Learn the three keys to the National Australia Bank's success in cloud enablement at enterprise scale using Terraform Enterprise.
Hi, everybody, and welcome to HashiConf 2020. My name is Andrew Brydon. I'm here to talk to you about building the NAB Engineering Foundation with Terraform. I'm a distinguished engineer for National Australia Bank. I work extensively with our IT and engineering teams, helping them build standardized solutions for our software delivery environments.
I wanted to start with a little bit of background around NAB. We're a 160-year-old company. We have an extensive workforce here in Australia. We are the number one business bank, and we service nine million customers. In our technology fleet, we have over 2,100 applications. These are supported on 11,000 servers — so an extensive technology footprint — which requires automation and orchestration to manage it in a streamlined and effective way.
Part of the journey we've been going on in the last few years has been looking at how we transform this technology estate and move effectively and efficiently into the cloud.
That has been underpinned by our cloud-first strategy. We have been moving our applications into AWS and Azure and looking at how we can do this in the most efficient, automated, and streamlined way.
We'd been facing a number of challenges with our on-premises and existing deployment approaches. The organization was looking at do how we become more productive, how do we support our business teams, and streamline our delivery of features to our customers.
Our move to the cloud was a conscious one to have the cloud providers do that heavy lifting around our infrastructure and support us looking at building our applications in a more cloud-native and easy-to-deliver way. We wanted to look at how to take advantage of new and innovative techniques such as AI and machine learning to support this application delivery process.
Part of the work that we started doing around a year ago was looking at — and building on top of — the application migration work we'd already done in cloud. NAB has been a cloud user for many years, and it was a first mover into AWS around 2014.
We had seen this explosive use of cloud around 2018 when it had become a key part of our strategy. We've seen lots of teams go into the cloud and start to make the most of it — really embrace it. Over the following 12-18 months, we had also seen that the teams had done an amazing job of building and automating things within their teams. But there was not enough reuse of that innovation across the organization.
We at NAB decided to look at how do we standardize some of these approaches, make them effective across our hundreds of squads in the organization — and use that to improve the velocity around delivery.
We came up with this model called the NAB Engineering Foundation. It's based on three pillars. We have created a standard technology capability which is underpinned using Terraform Enterprise — so TFE to standardize the modules that support our infrastructure deployment.
On top of that, we created a standard pattern for software delivery around containers and serverless in our organization. We use this all wrapped up in a standard pipeline where we could integrate all our compliance and security elements and do the heavy lifting for our engineering teams, and support our deep security and compliance needs as a heavily-regulated financial institution in Australia.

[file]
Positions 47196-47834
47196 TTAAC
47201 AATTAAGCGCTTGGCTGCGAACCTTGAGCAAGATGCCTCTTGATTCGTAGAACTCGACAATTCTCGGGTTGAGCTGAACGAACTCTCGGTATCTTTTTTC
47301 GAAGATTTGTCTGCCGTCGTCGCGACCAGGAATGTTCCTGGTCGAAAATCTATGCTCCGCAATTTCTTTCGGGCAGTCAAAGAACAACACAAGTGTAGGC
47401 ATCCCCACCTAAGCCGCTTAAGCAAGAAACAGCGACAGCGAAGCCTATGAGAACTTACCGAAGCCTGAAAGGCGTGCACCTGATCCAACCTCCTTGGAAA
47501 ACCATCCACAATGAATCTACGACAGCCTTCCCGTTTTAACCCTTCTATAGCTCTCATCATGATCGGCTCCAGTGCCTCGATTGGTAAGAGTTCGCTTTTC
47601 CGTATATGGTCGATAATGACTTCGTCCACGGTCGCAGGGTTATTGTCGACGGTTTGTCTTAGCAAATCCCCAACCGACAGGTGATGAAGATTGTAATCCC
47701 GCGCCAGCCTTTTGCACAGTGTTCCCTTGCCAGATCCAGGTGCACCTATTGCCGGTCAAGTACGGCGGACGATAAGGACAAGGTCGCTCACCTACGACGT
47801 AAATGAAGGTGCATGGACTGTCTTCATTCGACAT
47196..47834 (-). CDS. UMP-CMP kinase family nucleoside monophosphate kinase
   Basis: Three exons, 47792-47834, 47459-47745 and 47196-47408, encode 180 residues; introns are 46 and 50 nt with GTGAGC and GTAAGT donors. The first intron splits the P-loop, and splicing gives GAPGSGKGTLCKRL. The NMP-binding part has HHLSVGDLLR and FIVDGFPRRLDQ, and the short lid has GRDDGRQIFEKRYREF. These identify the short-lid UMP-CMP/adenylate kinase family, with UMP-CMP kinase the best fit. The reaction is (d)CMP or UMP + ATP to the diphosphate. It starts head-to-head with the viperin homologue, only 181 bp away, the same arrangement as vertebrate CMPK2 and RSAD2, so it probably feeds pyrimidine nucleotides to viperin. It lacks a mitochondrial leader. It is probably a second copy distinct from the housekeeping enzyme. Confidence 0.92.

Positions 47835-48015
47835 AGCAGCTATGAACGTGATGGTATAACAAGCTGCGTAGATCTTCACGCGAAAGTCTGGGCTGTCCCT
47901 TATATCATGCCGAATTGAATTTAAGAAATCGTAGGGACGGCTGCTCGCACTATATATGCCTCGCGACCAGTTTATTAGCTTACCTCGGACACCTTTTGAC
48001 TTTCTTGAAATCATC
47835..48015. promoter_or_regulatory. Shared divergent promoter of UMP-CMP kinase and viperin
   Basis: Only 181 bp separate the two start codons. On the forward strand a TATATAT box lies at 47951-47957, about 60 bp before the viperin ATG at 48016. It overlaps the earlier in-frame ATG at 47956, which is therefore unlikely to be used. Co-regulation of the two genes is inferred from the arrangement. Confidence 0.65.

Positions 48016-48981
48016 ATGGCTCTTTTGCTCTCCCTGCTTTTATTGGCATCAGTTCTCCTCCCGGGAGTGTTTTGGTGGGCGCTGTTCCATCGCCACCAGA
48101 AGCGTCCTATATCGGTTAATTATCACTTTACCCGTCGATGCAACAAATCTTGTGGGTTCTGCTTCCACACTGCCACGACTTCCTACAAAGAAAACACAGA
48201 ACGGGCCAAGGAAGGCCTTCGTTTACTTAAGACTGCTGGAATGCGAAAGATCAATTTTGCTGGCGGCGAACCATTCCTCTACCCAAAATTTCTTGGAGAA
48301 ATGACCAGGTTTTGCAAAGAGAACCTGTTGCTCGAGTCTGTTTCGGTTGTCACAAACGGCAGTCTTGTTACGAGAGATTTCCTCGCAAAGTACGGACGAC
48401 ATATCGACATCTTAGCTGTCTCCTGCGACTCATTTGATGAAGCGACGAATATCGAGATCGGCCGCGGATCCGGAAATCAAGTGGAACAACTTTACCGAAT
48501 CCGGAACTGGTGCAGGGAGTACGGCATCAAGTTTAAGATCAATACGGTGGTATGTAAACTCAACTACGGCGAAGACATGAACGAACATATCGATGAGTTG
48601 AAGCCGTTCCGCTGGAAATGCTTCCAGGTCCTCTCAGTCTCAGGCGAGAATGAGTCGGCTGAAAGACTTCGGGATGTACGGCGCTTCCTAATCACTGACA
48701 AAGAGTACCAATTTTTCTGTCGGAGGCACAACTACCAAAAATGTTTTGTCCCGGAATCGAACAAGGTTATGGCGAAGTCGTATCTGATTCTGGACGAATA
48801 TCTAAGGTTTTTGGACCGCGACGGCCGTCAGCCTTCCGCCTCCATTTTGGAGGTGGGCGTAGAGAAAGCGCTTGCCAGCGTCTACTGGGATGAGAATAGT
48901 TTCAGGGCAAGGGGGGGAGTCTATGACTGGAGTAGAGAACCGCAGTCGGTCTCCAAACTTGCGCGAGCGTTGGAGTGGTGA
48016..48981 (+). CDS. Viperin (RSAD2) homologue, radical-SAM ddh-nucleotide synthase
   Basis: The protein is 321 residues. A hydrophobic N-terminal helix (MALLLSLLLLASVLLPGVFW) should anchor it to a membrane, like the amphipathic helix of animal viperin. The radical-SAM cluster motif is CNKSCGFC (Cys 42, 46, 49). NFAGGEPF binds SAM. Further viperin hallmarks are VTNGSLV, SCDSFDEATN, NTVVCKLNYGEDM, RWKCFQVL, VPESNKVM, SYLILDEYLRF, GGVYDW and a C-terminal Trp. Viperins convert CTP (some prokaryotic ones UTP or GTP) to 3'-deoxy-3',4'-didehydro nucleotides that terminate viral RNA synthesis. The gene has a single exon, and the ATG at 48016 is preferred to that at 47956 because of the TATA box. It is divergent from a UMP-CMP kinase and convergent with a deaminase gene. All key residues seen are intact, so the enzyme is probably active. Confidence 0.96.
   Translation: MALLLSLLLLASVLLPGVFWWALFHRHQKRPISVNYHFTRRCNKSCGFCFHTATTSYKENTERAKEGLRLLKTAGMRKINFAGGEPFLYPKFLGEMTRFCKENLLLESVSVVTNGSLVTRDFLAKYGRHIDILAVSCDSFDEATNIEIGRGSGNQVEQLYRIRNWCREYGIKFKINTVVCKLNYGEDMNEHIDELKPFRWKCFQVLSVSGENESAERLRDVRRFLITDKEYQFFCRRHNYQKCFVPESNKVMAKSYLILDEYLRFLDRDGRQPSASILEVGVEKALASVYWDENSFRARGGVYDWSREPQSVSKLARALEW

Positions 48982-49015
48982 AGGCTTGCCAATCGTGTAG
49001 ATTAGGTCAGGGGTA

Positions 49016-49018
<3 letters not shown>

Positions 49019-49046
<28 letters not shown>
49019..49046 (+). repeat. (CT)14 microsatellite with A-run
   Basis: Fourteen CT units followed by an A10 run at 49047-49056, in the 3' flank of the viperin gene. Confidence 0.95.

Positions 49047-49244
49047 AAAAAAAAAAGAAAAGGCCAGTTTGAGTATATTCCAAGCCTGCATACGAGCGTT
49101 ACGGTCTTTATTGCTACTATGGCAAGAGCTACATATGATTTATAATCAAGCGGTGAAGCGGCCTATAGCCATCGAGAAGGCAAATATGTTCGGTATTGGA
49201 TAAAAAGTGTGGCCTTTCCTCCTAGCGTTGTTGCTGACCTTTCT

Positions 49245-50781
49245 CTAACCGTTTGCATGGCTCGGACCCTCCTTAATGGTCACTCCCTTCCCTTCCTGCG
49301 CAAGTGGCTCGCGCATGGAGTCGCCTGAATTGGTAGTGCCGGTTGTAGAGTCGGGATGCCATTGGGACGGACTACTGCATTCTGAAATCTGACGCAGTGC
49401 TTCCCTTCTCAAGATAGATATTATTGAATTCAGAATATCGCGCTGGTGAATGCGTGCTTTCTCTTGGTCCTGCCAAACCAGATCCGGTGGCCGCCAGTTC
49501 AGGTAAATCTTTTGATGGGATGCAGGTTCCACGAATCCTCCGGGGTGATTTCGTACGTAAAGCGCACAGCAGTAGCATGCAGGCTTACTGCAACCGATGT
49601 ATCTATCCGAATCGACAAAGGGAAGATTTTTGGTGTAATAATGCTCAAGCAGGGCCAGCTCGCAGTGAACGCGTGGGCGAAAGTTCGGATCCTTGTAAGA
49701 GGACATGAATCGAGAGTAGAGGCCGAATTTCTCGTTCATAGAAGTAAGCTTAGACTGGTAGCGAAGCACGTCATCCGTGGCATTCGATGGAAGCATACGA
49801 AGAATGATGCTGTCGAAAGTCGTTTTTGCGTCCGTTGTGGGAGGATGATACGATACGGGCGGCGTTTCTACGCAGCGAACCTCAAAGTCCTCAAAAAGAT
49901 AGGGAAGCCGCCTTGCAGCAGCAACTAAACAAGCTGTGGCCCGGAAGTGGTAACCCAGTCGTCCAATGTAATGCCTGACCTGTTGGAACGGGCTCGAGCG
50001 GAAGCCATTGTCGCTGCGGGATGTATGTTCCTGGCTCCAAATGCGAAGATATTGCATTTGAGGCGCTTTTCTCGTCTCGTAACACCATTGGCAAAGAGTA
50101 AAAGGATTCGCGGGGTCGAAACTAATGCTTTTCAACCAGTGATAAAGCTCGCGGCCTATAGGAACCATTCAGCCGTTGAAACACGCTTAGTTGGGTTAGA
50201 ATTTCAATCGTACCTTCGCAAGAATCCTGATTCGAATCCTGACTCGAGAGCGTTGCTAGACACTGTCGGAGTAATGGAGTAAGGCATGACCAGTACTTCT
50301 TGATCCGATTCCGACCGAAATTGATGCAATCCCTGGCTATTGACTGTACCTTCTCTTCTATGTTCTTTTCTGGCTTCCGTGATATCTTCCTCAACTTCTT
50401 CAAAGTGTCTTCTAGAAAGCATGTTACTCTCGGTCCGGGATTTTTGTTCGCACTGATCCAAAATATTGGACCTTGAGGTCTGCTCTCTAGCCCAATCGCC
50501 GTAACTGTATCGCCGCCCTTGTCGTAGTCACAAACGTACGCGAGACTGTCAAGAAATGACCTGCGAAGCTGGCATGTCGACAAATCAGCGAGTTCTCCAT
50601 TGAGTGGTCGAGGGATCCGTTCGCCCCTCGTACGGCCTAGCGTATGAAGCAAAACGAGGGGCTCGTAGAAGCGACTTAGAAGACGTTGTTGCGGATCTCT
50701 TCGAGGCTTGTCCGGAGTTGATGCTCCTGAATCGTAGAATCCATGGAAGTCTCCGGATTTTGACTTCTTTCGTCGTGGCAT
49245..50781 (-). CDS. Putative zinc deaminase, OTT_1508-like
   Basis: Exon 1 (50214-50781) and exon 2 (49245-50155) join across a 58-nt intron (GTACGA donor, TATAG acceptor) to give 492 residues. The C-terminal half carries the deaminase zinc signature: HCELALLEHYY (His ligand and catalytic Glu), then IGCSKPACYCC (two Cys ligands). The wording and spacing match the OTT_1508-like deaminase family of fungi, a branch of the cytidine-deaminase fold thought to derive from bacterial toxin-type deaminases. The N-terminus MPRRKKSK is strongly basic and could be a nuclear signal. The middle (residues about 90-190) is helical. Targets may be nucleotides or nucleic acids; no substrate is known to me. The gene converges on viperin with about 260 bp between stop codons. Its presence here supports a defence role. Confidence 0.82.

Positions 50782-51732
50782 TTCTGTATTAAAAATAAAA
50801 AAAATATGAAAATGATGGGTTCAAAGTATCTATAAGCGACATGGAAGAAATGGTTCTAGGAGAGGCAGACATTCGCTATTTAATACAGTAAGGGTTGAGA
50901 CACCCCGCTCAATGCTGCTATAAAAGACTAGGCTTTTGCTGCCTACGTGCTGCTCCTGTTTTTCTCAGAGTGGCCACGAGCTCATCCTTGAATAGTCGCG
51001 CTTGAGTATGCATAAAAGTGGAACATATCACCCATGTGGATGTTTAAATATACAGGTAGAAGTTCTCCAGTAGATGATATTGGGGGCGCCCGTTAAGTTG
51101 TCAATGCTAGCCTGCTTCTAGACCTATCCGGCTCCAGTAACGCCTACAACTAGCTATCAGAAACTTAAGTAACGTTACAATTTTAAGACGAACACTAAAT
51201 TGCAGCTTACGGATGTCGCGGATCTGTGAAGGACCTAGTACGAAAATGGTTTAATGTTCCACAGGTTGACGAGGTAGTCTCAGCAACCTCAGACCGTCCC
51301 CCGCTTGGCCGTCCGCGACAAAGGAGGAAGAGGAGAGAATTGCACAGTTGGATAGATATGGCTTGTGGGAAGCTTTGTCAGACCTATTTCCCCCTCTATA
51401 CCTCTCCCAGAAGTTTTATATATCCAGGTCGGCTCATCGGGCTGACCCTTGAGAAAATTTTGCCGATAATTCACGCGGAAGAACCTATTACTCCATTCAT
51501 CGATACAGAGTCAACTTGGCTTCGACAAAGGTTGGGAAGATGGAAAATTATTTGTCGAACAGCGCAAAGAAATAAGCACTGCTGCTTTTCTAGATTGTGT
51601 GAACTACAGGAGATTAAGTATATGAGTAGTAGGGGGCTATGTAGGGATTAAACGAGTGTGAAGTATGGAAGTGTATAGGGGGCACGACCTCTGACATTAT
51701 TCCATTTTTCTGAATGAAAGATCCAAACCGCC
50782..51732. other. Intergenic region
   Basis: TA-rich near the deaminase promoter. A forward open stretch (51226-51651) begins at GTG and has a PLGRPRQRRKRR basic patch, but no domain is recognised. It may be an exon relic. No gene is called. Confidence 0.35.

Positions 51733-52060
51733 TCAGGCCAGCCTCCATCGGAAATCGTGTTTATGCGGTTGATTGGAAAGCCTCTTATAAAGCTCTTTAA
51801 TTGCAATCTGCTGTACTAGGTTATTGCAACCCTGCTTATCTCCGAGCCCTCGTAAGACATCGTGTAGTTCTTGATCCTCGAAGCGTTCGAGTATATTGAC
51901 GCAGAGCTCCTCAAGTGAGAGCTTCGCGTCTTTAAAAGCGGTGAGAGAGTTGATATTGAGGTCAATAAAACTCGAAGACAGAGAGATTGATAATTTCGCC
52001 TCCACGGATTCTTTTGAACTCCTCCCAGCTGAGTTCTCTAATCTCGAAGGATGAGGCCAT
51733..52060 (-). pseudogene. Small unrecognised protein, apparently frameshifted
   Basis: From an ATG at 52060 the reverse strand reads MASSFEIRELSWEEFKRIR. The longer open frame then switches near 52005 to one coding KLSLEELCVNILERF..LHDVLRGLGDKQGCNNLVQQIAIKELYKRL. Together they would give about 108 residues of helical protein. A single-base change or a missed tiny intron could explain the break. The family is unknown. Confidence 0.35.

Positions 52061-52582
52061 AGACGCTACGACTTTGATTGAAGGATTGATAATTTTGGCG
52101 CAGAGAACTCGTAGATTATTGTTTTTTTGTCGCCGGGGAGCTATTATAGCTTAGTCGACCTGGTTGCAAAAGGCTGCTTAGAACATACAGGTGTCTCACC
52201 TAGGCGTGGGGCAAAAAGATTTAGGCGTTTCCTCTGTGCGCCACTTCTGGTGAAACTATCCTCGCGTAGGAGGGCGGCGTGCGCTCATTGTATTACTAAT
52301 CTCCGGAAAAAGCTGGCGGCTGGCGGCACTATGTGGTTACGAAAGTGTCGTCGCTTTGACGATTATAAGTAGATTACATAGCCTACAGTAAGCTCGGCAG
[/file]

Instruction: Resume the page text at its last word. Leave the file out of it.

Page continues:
To support this, we have two other key pillars. We created an educational component. Anyone who's an engineer at NAB comes into our organization — as soon as they sign up to GitHub for example — we'll invite them into a bootcamp. We'll take them through these standard software delivery techniques and educate them on the components that make up the software delivery platform. They can hit the ground running, and we can dramatically bring forward their ability to be productive in the organization.
The third component is how do we take this capability we've built within a couple of teams and ensure that any team can create innovative capabilities and have them adopted centrally. We use a method we call in the organization — innersource.
This is an open source model within our structure. We use GitHub — we have the components that make up our net capability available via this GitHub organization. Teams can contribute updates and fixes into that capability as they require — maybe as they need features for their teams to support delivery. That means we have a standard central team that's building capabilities all the time, but that is massively enhanced, expanded, and distributed by having any team across the organization able to contribute to it.
We also looked at how we improve onboarding experiences and automation — every single component along that journey around our SDLC — and made it as streamlined and easy as possible. Looking at — and thinking about — how do we support that outcome of having an engineer able to promote code from ideation to production in a day; that's the key outcome and objective that we're striving for here.
I mentioned Terraform — this is HashiConf, after all. I've been working with the HashiCorp toolset for many years. It's industry-standard; we have a multi-cloud strategy ourselves. It helps us standardize on a way of describing the infrastructure modules that we use to underpin all of our deployments into cloud. It's a first-class citizen around how we manage and implements the NAB Engineering Foundation.
We use Terraform in our pipelines. The infrastructure modules are deployed via Jenkins with a Jenkins Templating Engine to manage all delivery and updates into non-production and production environments. Then we used that innersource approach to — first of all — create any new modules if teams require them. Then say if there's an upgrade required. This happened to us recently around Azure. We needed to go to version two around the Azure platform — we had 40 modules that we needed to update quickly. We had that distributed across many teams, and we were able to do that update in days. So really supporting a cloud, and distributed, and agile delivery model — cannot emphasize enough how important that is.